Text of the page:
Sunday, June 21, 2015

Sermon: Fathers (John 5:19-20a)

A Father's Responsibilities (John 5:19-20a)
Dr. Paul Manuel—2006

It is interesting the kinds of things that make an impression on children. Last Sunday afternoon, several of us heard about the bear that Nathaniel saw, complete with sound effects. In fact, most of us heard about it several times. Nathaniel did not actually hear the bear roar, but his siblings told him the sound a bear makes, and that impressed him and became part of his recounting the event. What makes an impression may not always be accurate, but it can make a story more vivid.
Three young boys are bragging about their respective fathers. The first boy says, "My dad scribbles a few words on a piece of paper, calls it a poem, and gets $50 for it." The second boy says, "That's nothing. My dad scribbles a few words on a piece of paper, calls it a song, and gets $100 for it." The third boy says, "I got you both beat. My dad scribbles a few words on a piece of paper, calls it a sermon...and it takes four people to collect all the money!"
What a child tells, including what he tells about his father, may not always be accurate, but it will reflect what impresses him. When Jesus tells about his heavenly father, it is also what impresses him, but it is entirely accurate.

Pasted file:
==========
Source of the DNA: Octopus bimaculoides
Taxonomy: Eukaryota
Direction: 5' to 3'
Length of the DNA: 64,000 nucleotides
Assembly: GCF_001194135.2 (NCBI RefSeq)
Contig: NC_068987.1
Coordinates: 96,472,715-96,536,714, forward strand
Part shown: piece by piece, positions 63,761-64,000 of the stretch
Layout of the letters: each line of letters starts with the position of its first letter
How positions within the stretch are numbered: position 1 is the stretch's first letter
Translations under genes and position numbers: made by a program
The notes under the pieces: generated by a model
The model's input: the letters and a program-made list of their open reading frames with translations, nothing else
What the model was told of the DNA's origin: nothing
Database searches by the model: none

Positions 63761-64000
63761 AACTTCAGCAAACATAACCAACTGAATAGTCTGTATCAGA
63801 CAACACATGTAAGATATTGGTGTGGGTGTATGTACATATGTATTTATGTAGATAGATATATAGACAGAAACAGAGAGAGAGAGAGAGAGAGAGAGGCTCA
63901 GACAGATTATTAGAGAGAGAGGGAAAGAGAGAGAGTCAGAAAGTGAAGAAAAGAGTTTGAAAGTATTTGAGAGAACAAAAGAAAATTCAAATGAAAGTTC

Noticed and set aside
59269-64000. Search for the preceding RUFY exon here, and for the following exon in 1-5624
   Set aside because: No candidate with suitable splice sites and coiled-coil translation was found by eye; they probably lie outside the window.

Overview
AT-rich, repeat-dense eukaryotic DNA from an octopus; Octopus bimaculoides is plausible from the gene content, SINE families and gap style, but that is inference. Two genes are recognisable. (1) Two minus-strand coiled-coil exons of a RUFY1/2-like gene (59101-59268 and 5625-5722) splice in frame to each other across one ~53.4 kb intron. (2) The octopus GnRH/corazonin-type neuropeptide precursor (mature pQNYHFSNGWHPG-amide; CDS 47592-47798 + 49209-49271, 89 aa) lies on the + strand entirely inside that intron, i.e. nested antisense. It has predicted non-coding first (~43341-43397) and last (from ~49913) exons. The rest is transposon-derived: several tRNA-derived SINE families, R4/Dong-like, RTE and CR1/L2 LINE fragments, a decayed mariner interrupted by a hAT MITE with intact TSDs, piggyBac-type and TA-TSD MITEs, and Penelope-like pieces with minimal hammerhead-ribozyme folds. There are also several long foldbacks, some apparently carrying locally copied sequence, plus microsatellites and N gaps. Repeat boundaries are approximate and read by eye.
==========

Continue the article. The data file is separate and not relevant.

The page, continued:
In John 5, Jesus is engaged in some controversial activity, at least, controversial for some. He is healing on the Sabbath, and that is causing quite a stir among certain religious authorities.1 Their negative reaction prompts a comment from him about God. It is a description of our heavenly father that earthly fathers can and should emulate. When these Jewish leaders ask Jesus to explain his actions, why he heals on the Sabbath...
John 5:19 Jesus gave them this answer: "I tell you the truth, the Son can do nothing by himself; he can do only what he sees his Father doing, because whatever the Father does the Son also does. 20a For the Father loves the Son and shows him all he does."
When Jesus says, "the son can do nothing by himself,"2 he means he is not entirely free to do as he pleases. There are boundaries he is not able to cross. We tend to picture Jesus as having the same capabilities as God the Father, which is probably true now but was not true when Jesus was on earth. To come here, Jesus gave up many of the advantages of deity.3 As Paul writes...
Phil 2:6 [Jesus], being in very nature God, did not consider equality with God something to be [retained], 7 but made himself nothing, taking the very nature of a servant, being made in human likeness. 8 And being found in appearance as a man, he humbled himself and became obedient....